top of page

Feel free to send us media material to create a rock art database accessible to everyone. Send us website links regarding rock art to

Thank you. The 1902 Committee.


rock art websites

Captura de ecrã 2019-10-20, às 21.50_edi

Evelyn Billo founded Rupestrian CyberServices in 1997 to provide technical services to rock art site managers and others.  Services include rock art site recording, high resolution photography and digital image enhancement, linking images, to maps, scanning and archiving research materials, comparing archival images with current rock art condition, image database creation, and production of multimedia projects for education or management.

Since then, Rupestrian CyberServices has engaged in many projects, both large and small. In addition to site mapping, photography, and documentation, we have been envolved in fire-impact evaluation and in exhibit curation and multimedia development. We have developed innovative solutions for many of these projects.

Our major projects have been as contractor or subcontractor with the National Park Service, U. S. Forest Service, Bureau of Land Management, Bureau of Reclamation, the Defense Department, Texas Parks and Wildlife Department, the Museum of Northern Arizona, and the Deer Valley Rock Art Center.


Since it obtained its recognition, the Cultural Route of the Council of Europe "Prehistoric Rock Art Trails" has been managed by the International Association "Prehistoric Rock Art Trails" (or A. I. CARP) a non-profit-making organisation founded in 2007 by the institutions which promoted the candidacy of the trail. The Association's head office is currently in Cantabria, Spain and is coordinated administratively and technically by the Cantabrian Network for Rural Development, the organisation that will hold the Presidency of the Association until 2016.The functions of A.I. CARP are to monitor the functioning of this Council of Europe Cultural Route, encourage joint activities among its members, manage the route which brings together European rock-art destinations administratively and culturally, and verify that the objectives of the route are achieved, in accordance with Resolution (98) 4 of the Council of Europe about European Cultural Routes.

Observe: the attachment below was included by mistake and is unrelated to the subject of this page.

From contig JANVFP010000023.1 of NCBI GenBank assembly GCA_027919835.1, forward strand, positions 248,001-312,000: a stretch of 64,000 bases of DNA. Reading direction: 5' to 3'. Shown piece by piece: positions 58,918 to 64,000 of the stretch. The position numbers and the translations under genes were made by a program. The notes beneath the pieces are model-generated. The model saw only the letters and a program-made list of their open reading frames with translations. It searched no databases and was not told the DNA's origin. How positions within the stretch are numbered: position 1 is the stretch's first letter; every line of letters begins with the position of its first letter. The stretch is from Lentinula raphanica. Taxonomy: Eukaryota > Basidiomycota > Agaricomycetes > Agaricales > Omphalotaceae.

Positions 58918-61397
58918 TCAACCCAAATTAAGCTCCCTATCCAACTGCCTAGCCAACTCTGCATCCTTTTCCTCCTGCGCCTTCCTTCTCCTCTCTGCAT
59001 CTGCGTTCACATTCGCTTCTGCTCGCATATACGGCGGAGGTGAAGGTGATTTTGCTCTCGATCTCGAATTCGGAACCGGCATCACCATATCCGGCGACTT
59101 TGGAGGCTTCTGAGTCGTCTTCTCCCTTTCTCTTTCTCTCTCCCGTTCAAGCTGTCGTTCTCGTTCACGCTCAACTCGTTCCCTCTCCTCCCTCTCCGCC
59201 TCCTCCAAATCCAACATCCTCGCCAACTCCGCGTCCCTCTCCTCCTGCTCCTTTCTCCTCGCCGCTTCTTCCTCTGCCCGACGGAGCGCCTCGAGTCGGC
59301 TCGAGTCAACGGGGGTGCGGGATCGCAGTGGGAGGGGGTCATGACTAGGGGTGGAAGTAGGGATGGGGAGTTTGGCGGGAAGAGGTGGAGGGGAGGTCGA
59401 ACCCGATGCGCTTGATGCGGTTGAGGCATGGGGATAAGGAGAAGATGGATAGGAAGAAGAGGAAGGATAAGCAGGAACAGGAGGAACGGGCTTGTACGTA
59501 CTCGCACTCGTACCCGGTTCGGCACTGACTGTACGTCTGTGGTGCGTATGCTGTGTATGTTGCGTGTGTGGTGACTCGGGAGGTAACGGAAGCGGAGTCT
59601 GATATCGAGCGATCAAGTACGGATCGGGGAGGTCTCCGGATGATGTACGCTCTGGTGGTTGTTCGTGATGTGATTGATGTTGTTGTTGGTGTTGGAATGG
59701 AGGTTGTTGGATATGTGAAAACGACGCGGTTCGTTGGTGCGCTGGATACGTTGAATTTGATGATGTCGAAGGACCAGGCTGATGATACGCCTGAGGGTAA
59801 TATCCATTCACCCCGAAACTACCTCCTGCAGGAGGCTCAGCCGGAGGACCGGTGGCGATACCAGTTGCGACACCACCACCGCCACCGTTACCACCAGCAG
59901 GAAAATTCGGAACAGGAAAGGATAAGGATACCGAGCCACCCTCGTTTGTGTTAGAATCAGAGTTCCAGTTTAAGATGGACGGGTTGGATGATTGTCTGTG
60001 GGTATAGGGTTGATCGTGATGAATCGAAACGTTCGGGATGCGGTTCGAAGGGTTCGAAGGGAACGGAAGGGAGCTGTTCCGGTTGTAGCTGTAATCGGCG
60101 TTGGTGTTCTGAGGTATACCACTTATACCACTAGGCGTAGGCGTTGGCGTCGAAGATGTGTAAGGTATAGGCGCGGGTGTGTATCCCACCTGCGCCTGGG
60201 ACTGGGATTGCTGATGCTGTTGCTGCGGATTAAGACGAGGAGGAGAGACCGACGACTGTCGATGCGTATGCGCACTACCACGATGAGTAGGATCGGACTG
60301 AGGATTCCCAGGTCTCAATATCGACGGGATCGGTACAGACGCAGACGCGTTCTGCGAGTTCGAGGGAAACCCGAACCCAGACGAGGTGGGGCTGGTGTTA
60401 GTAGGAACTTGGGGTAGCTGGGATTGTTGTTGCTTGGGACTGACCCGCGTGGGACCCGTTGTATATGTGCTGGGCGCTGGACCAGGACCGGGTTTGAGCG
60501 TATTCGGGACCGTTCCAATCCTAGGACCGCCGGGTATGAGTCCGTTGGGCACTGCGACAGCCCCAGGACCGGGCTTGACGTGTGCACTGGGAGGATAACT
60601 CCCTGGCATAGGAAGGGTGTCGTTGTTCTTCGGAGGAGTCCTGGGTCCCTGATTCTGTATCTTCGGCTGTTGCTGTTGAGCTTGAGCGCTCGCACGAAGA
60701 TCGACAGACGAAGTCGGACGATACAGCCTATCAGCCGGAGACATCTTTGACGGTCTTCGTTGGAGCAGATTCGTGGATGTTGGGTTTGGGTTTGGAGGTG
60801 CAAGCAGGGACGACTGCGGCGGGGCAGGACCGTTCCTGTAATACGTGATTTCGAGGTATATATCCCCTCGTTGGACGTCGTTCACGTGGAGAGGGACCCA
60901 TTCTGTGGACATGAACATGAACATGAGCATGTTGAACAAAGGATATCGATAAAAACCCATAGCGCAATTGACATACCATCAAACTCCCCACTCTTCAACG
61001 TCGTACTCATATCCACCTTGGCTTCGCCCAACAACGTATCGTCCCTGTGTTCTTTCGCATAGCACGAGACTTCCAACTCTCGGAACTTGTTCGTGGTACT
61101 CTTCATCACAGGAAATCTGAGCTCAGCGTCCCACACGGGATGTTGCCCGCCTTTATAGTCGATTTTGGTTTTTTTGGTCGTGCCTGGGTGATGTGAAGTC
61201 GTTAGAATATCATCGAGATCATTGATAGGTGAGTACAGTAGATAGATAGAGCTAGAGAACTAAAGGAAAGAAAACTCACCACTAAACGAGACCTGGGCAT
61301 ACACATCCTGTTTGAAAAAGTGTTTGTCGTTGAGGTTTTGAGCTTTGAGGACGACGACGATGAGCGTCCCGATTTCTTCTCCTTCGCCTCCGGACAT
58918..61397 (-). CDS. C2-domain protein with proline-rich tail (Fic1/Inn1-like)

Captura de ecrã 2019-03-07, às 00.25.36.

The Rock Art Research Institute (RARI) has a substantial collection of historical documents, photographs, redrawings and slides in addition to its large working collection of slides, tracings and redrawings. Over time, many of the older slides started to change colour and deteriorate in quality, prompting a programme to preserve the historical documents, photographs and slides in RARI's possession and reduce their handling by researchers and visitors.



TARA is an international, Nairobi-based organization committed to recording the rich rock art heritage of the African continent, to making this information widely accessible and, to the extent possible, safeguarding those sites most threatened by humans and nature. To achieve its mission, TARA works closely with communities where rock art is found as well as with national and international heritage bodies including the UNESCO World Heritage Centre.